During the Routes America event, we had the opportunity to talk with Jetlines CEO Javier Suarez.
Mr. Suarez has over 16 years of experience in the airline industry, including nearly 8 with ULCC. Of the three ULCC leaders invited to Quebec, he is the only one to have managed to make it. To get to the Routes America Forum, Mr. Suarez drove a four-hour between Montreal and Quebec City in the middle of a storm. Considering that he was raised under the Spanish sun and now lives in Vancouver’s mild climate, he must say he is very determined.
The current situation
Jetlines has not yet completed its funding, but this should be done in the coming months. Its deposit to Aercap leasing are up to date and she is waiting for her first used A320 for the second quarter of 2019. The two aircraft she rented were in use at Air New Zealand, and are receiving proper maintenance, the necessary “C” or “D” check will be done if needed. They will be configured in a single class with 180 seats and it will be necessary to await the official unveiling to know the livery of Jetline aicraft.
13 of the 15 manuals required to obtain an airline operation certificate have been completed and submitted to Transport Canada and the process is proceeding normally. Mr. Suarez did not want to give a date for the begining of operations, but about two months before the first flight, the crews should go to the CAE training center in Montreal.
The target market
For his visit to Routes America, Mr. Suarez had a jersey stamped on him that upsets the Flair and Swoop companies because they are working in the same market. He wants to make Jetlines the Canadian carrier with the lowest operating costs and the lowest prices. An example of cost control: there will be no individual entertainment system on planes.
According to Mr. Suarez, the arrival of Jetlines and its very low prices will allow more Canadians to travel. The customers of Air Canada and WestJet are not its main target, although some of the passengers of these two traditional carriers could opt for Jetlines. He wants his customers to be well treated and especially he wants the company to respect his flight schedules. No question of leaving the passengers without information wen things go wrong; the use of technology will allow Jetlines to keep passengers informed of flights status and will give the ability to change flights if necessary using their phone.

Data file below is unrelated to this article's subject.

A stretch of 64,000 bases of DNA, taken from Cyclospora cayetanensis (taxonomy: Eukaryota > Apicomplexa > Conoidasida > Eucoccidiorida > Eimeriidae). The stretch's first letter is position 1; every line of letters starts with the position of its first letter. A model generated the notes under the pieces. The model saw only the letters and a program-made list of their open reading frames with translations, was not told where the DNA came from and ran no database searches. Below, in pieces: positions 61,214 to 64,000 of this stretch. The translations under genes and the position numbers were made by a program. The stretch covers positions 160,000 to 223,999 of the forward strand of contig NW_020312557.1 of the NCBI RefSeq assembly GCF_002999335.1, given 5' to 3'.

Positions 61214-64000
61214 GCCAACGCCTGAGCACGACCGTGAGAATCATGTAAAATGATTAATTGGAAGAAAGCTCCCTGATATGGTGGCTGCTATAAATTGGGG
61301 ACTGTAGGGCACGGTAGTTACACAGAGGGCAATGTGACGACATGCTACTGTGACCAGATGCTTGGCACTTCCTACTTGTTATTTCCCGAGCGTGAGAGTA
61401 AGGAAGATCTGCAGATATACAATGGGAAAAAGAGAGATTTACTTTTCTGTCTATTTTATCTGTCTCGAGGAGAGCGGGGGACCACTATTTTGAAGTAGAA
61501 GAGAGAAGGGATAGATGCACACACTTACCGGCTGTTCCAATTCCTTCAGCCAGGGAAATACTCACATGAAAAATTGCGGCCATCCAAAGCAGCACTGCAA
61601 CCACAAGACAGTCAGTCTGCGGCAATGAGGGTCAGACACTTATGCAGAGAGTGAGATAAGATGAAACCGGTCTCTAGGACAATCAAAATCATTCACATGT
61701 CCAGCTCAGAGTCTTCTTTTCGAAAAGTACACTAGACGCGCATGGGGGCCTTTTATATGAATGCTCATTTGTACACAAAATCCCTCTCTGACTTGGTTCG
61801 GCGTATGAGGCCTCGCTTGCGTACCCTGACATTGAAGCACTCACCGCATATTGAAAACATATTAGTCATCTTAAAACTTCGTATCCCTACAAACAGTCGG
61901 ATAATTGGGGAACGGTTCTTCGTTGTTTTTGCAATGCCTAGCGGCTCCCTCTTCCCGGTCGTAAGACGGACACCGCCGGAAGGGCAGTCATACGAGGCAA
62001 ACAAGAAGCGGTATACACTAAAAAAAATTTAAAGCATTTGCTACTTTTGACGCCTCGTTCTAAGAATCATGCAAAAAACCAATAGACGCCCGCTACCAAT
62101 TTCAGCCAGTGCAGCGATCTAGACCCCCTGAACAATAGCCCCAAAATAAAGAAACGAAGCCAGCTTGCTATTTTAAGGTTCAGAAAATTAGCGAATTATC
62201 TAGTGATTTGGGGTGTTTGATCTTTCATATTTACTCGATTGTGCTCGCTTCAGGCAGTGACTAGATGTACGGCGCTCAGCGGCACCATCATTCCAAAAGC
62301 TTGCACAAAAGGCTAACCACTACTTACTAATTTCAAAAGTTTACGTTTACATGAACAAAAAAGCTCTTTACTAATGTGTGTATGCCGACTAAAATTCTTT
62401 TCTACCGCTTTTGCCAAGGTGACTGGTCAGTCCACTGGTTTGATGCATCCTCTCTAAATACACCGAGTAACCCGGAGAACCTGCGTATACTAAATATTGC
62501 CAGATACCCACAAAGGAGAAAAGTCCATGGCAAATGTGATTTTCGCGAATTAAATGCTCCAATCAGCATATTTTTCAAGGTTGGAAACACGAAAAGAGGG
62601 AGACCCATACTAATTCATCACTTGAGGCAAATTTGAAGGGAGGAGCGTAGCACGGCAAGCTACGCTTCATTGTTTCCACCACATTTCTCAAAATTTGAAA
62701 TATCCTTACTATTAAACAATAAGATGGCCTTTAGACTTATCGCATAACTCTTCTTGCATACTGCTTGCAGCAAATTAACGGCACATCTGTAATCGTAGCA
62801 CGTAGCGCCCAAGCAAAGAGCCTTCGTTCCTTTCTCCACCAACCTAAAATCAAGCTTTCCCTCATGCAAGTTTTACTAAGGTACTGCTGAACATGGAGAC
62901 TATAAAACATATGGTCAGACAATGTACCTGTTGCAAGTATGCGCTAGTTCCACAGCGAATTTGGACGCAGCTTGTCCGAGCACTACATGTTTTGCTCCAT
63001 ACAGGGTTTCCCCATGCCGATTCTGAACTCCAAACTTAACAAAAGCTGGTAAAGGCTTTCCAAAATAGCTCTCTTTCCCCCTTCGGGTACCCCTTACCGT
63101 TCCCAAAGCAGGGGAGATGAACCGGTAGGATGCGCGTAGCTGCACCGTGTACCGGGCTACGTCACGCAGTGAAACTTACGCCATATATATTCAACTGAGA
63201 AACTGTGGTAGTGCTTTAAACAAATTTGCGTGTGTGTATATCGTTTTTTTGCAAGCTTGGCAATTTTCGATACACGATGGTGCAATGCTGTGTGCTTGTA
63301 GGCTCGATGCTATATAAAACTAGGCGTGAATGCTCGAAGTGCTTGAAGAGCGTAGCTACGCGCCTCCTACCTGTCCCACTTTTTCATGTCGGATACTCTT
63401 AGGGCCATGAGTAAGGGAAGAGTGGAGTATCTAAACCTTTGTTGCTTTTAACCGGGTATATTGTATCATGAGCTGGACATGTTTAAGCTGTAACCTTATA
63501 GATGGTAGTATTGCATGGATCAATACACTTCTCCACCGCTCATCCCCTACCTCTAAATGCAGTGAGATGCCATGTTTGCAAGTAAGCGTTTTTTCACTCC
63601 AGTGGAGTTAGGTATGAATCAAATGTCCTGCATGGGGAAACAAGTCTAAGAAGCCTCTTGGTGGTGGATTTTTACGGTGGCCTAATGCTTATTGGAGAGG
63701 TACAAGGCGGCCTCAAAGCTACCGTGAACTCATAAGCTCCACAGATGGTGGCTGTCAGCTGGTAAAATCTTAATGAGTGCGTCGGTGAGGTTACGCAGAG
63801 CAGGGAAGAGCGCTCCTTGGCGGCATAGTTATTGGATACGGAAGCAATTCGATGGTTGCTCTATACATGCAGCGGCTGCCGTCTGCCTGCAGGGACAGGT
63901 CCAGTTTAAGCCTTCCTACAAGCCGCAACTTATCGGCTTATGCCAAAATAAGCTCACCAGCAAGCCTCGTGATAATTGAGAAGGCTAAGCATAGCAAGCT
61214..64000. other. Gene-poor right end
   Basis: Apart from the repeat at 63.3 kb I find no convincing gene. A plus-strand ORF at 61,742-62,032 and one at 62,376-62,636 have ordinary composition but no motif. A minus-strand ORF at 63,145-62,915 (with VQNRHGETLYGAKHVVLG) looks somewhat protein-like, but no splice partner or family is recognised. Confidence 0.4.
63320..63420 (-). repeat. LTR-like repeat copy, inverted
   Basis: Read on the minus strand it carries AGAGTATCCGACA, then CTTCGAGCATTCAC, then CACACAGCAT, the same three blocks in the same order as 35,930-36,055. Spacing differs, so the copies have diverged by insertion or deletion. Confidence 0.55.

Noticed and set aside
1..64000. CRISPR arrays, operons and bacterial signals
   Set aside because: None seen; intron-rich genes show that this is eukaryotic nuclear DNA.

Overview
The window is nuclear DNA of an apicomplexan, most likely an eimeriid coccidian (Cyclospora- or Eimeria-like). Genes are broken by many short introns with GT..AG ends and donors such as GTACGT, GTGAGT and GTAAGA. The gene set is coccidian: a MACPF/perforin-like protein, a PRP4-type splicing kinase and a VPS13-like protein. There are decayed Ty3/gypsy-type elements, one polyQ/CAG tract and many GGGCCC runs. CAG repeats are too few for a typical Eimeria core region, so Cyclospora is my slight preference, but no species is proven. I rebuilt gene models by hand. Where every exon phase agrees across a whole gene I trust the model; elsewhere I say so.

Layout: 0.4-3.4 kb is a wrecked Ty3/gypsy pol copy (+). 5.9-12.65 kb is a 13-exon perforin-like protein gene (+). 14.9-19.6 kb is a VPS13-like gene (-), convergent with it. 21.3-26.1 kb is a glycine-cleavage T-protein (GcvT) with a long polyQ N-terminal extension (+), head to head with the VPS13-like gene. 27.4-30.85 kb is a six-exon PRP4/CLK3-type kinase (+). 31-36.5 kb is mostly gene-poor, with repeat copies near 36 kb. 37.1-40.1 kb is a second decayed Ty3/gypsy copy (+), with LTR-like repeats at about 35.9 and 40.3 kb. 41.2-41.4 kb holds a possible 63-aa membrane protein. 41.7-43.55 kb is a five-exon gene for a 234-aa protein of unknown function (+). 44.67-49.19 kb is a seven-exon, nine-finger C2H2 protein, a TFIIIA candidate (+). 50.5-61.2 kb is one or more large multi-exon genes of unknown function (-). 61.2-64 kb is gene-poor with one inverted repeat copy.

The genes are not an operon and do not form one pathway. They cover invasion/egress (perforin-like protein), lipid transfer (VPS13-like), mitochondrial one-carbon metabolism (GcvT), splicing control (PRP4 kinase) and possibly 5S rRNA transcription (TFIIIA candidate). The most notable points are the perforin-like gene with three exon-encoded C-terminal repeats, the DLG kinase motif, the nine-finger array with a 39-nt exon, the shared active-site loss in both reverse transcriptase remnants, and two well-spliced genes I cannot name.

Mr. Suarez notes that there are several myths in Canada to explain the absence of LCC; the low population density spread over a large territory is not an obstacle to the success of a Canadian discount carrier. He cites the example of Australia, which has a smaller population than Canada with a large territory, which has three LCC. He also says that the high cost of airport fees at Canadian airports is another myth.
Although Jetlines will not offer the same salaries as at Air Canada and Westjet, Mr Suarez wants to avoid replicating the model of the bad working relationship of the European discount airline Ryan Air. “If we want our employees (pilots, flight attendants and ground staff) to treat our passengers well, it is essential to respect them and take good care of them.” He gave as an example the fact that crews will be able to come home every day for 99% of the routes that Jetlines will serve; for the few times that a short stay abroad will be necessary, this will be done on a voluntary basis and no employee will be forced to accept a of several days duty.
The Jetlines deployment plan posted on its website is not up-to-date and no longer reflects current plans. Mr Suarez is quiet on the first routes of Jetlines because he wants to avoid informing his competitors so that they do adjust before the beginning of its operations. Mr. Suarez confirms his great interest in the Quebec market, according to him it is a market that is vastly under-exploited and offers a lot of potential. He did not want to tell us when Jetlines will arrive in Saint-Hubert and Quebec, but he confirms that their first link will be with another Canadian city.
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